For his heroic efforts to save his fellow SEALs, Lt. Michael Murphy was posthumously awarded the Medal of Honor, the highest military honor afforded our living and fallen heroes. At a ceremony this week where President Bush presented the award to his surviving parents declaring, “With this medal, we acknowledge a debt that will not diminish with time and can never be repaid.” Accepting the medal for his son, Dan Murphy declared, “While I’m crying inside and my heart’s breaking, my chest is puffed out and I’m saying, my son, this is what he did and I hope the country appreciates it and realizes it.”

We all should appreciate and realize the inexplicable personal sacrifice and commitment made by these brave souls who place themselves in harms way to reduce the possibility that we will be. Whether or not we object ideologically to the conflict they are or have been engaged in, all the way from World War I through Vietnam and contemporary Iraq, we are the beneficiaries of their commitment to preserve our way of life, our freedoms, and our security. Those who fight the terrorists who have vowed to convert or destroy us make the same, if not greater commitment since they volunteer, as those who fought the Nazis of World War II, or those who fought the communists in Vietnam. The enemies are no less real today than they were then.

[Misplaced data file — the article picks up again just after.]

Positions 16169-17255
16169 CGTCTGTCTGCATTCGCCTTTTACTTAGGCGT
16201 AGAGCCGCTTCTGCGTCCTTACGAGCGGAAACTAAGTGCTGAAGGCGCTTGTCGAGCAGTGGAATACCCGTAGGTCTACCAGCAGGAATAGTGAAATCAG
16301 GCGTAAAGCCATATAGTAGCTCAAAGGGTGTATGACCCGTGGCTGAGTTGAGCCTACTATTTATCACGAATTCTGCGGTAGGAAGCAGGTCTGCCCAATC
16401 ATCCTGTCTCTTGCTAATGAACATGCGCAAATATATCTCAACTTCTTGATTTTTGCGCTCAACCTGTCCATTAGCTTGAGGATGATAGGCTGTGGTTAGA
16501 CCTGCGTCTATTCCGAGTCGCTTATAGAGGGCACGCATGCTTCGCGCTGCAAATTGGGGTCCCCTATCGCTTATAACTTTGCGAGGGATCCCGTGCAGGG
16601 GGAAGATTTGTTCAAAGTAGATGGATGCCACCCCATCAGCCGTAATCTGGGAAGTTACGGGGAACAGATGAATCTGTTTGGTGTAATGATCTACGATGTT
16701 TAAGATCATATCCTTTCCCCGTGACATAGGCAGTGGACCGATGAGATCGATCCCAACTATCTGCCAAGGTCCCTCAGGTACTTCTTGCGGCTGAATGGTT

These men and women who serve in the military exemplify the standard by which our culture and society should ascribe the appellation of “hero.” Are there exceptions to this standard? Of course, but “exception” is the operative term. They all volunteer for this duty which is all-too-often a thankless job; maligned by some, disrespected by others, not sufficiently appreciated by many of us.